Reflect on the words of stanza 1.  In what ways do these words capture my own testimony, and the way of God in our world today?

O little town of Bethlehem how still we see thee lie!
Above thy deep
and dreamless sleep
the silent stars go by
Yet in thy dark streets shineth the everlasting Light;
The hopes and fears
of all the years
are met in thee tonight.

Bethlehem was this little, fameless town that nobody made much of. I think of Davis and our farmlands here, that aside from UCD, no one knows where it is on the map. Nothing compared to San Francisco or Los Angeles. At night, sometimes on the farm roads there are no lights at all, and it’s pitch dark as you look out on the vast fields. In the dark streets of Bethlehem, the songs speaks of an everlasting Light. To have light would mean warmth, life, hope, something I could go towards and find my way. I also think of home and family and love, because a light out in the dark field would probably mean a home was there. The darkness is a good parallel to the darkness of our hearts when we have no hope, no future to look forward to, no direction to move towards, loneliness and bitterness. And into that darkness, God shone a great light that is everlasting. This is great news.

These words capture my own testimony as I remember the days when I was younger and filled with dread as I looked out into the vastness of life and my future. It was dark and bleak as I felt lost.  I was filled with fear as I approached each birthday that would mark another year closer to graduation and “real life”. That meant facing the world, being on my own, feeling very inadequate and lacking resources to face what was up ahead. It was because I met Christ, light shone into my life through the gospel. All my hopes and fears were met with explanation, purpose, and most importantly, Christ himself promised to be with me and shepherd my life. He still daily shines his light into my life to provide guidance as well as illuminate the areas of my life that need to be given over to him. Each year, new fears surface, and I have to go to God with them. I have never experienced God failing me.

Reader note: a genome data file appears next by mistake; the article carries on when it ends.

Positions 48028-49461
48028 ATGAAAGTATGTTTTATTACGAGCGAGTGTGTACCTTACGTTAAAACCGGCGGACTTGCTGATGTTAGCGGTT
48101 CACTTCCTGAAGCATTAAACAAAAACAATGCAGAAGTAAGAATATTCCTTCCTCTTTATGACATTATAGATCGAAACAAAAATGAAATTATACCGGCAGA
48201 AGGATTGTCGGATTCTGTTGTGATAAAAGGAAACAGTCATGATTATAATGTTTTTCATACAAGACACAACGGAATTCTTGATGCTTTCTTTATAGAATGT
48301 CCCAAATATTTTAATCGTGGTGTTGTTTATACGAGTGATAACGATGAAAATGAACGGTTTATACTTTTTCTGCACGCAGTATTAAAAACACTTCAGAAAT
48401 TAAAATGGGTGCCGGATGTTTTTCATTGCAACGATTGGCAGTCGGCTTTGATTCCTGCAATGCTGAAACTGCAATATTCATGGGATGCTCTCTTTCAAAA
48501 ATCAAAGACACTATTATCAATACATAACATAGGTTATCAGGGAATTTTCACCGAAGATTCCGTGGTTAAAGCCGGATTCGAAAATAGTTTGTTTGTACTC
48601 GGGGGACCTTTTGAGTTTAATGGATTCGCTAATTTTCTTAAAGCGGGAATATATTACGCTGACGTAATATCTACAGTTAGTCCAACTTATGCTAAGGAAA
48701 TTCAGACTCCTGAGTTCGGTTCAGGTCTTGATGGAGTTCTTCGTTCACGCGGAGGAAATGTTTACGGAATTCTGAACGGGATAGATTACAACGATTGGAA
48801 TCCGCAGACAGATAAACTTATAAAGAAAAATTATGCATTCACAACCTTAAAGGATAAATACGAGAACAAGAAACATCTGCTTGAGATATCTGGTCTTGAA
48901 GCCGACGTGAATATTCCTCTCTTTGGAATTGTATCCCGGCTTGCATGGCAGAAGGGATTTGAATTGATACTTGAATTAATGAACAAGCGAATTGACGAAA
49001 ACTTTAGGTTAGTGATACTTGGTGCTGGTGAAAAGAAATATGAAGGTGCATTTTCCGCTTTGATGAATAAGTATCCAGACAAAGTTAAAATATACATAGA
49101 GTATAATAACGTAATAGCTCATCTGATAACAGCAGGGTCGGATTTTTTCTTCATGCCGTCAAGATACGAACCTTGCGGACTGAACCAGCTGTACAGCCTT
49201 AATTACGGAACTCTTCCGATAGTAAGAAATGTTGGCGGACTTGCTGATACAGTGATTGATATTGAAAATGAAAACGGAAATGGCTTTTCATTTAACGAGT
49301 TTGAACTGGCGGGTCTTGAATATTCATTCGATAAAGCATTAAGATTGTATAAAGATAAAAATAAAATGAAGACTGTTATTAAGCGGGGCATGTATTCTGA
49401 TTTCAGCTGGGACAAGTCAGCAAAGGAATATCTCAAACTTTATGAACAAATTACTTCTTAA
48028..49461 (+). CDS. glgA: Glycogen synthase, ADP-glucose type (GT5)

Write a prayer of based on stanza 4 for yourself and for all those into whose hearts Christ still needs to be born.

O holy Child of Bethlehem, descend to us, we pray;
Cast out our sin,
and enter in,
be born in us today.
We hear the Christmas angels the great glad tidings tell;
O come to us,
abide with us,
our Lord Emmanuel!

 

Dear Christ Jesus, thank you so much for descending to us, and being willing to dwell in such lowly places. As a vulnerable baby, You were born in a foul smelling manger and in a scandalous situation. There as no place for a baby, let alone a king. And likewise, you chose to descend and dwell in the lowly, filthy place of our human hearts, because you wanted to be with us as Emmanuel. Lord, cast out my sin of selfishness, indifference, passivity and complacency, comparative spirit, and all the things in my heart that are so ugly. Only when I repent of these things and allow you to fill my heartis there peace that comes. Lord, there are so many who don’t know this peace. I know so many who are restless, lonely, longing for love and filled with frustrations and fears. I pray that the glad tidings of the gospel would enter into their hearts as well. That through me, or someone else, or through whatever means, the barriers that prevent the gospel from penetrating would come down and they would discover why the gospel is such good news for them as well. Thank you for all the people that you sent to bring this message into my life. I am indebted to them as I know they had to be patient since much sin had to be cast out of my heart. Lord, I pray that you can work in the hearts of the many that need you to be their Lord still.